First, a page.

Speaker Mike Johnson: Trump ‘is not calling the shots. I am calling the shots for the House.’

On Sunday, Speaker Mike Johnson made it clear that former President Trump wasn’t controlling the House’s decisions regarding a possible agreement on border issues.

During a chat on NBC News’s “Meet the Press,” Kristen Welker questioned if Trump was in charge, especially since Johnson kept saying any agreement on the border should match H.R. 2 — a strict conservative proposal unlikely to be approved by the president.

“Of course not. He’s not calling the shots. I am calling the shots for the House. That’s our responsibility. And I have been saying this far longer than President Trump has. I have been saying what the requirements are to fix the problem,” Johnson told Welker.

At least in public, this means that Trump is not as influential among Republicans as he used to be. The time will show if Johnson’s remarks were just a made-up public scenario because this is a setback for Trump in the middle of the presidential campaign.

The period to forget for Trump has reached a culminating point when appeals court rejected his claim that he is immune from criminal prosecution

Trump can’t use his presidential immunity in criminal cases against him

The biggest blow for Trump might be the Tuesday federal appeals court’s decision ruling that the former president can’t use his presidential immunity in criminal cases against him.

“We cannot accept former President Trump’s claim that a President has unbounded authority to commit crimes that would neutralize the most fundamental check on executive power,” the unsigned but unanimous opinion from the three-judge panel said.

For some, this turn of events is a win for Trump. Although he didn’t manage to establish broad new powers for the presidency to act without limits, the initial date set for March 4 in D.C., has been erased from the court’s schedule. Plus, there’s no hint about when it might be back on the agenda.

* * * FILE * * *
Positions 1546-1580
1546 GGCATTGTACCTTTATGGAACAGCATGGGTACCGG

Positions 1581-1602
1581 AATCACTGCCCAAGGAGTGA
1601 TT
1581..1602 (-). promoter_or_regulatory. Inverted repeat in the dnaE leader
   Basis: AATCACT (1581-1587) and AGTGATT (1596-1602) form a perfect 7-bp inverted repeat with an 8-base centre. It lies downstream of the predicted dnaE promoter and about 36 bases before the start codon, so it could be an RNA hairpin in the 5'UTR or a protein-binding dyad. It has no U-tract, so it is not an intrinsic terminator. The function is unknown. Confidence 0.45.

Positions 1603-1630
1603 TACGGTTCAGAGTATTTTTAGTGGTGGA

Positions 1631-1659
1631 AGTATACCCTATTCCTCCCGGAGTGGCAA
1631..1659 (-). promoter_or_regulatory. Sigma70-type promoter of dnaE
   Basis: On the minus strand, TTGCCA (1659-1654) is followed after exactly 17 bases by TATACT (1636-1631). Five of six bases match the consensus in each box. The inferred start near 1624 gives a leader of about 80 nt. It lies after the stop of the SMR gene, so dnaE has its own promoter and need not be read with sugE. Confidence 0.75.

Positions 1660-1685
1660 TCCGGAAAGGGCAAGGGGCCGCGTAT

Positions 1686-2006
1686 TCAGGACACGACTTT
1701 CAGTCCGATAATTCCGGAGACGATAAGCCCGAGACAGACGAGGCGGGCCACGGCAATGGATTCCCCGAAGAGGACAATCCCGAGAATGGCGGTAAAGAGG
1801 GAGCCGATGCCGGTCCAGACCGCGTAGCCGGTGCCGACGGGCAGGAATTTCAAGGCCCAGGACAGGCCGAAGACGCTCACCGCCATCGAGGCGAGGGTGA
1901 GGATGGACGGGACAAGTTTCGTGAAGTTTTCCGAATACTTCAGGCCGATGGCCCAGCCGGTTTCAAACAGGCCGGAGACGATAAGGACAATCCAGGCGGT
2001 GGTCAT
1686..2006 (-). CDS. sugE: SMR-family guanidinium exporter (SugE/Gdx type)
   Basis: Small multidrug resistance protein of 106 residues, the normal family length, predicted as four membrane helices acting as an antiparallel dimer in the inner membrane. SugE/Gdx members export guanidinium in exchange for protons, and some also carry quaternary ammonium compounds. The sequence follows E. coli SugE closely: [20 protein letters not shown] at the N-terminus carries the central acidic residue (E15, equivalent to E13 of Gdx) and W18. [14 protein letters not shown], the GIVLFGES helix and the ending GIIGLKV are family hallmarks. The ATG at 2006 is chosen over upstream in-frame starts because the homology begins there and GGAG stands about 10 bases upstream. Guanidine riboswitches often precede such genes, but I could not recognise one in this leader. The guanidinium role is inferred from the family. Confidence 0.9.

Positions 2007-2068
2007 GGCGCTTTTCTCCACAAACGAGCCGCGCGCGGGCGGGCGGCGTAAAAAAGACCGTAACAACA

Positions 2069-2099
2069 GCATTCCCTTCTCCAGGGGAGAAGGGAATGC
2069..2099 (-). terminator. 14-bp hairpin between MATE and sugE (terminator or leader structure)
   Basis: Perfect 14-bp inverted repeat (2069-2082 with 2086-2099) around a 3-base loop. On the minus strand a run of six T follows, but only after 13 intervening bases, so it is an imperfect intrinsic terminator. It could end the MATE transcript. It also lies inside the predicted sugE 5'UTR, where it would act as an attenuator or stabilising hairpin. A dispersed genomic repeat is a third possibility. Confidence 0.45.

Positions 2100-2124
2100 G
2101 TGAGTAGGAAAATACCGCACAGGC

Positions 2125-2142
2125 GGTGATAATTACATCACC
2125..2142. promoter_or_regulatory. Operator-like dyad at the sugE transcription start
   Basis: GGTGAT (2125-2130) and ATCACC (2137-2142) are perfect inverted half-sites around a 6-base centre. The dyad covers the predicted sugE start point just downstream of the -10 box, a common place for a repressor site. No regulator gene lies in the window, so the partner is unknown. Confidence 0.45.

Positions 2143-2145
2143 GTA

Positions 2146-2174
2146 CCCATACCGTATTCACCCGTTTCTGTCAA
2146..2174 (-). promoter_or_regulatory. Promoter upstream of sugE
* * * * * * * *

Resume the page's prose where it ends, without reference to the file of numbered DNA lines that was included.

This fits with the ex-president’s usual approach of slowing down the legal system whenever he can, as pointed out by Neama Rahmani, who used to work as a federal prosecutor.

“It’s in Trump’s interest to delay the case until after the November election,” Rahmani explained, as reported by the BBC. “If he wins control of the White House, a sitting president can’t be prosecuted.”

Other issues for Trump

Allen H. Weisselberg, a key figure in Donald J. Trump’s business empire, is in talks with prosecutors to strike a plea deal that would have him admit to perjury. This agreement involves confessing to lying during Trump’s civil fraud trial and in an interview with the NY Attorney General’s office.

Now, facing potential new charges, Weisselberg’s negotiations with prosecutors could influence other witnesses and impact the legal landscape surrounding Trump.

In a dramatic setback, House Republicans failed Tuesday to impeach Homeland Security Secretary Alejandro Mayorkas, forcing them to shelve a high-profile priority—for now—after a few GOP lawmakers refused to go along with the party’s plan. This is another proof that Trump, who was a vocal supporter of Mayorkas’ impeachment, and Republicans fail to unite when they have to.

Upcoming events

Trump is now headed to Nevada, where he has a guaranteed win on Thursday. Due to Nevada’s unique voting system, which was born after a court decision a few years ago, there are primaries and Republican caucus in the state. For Republicans, valid is only the caucus on Thursday, in which Trump is the only name on the ballot.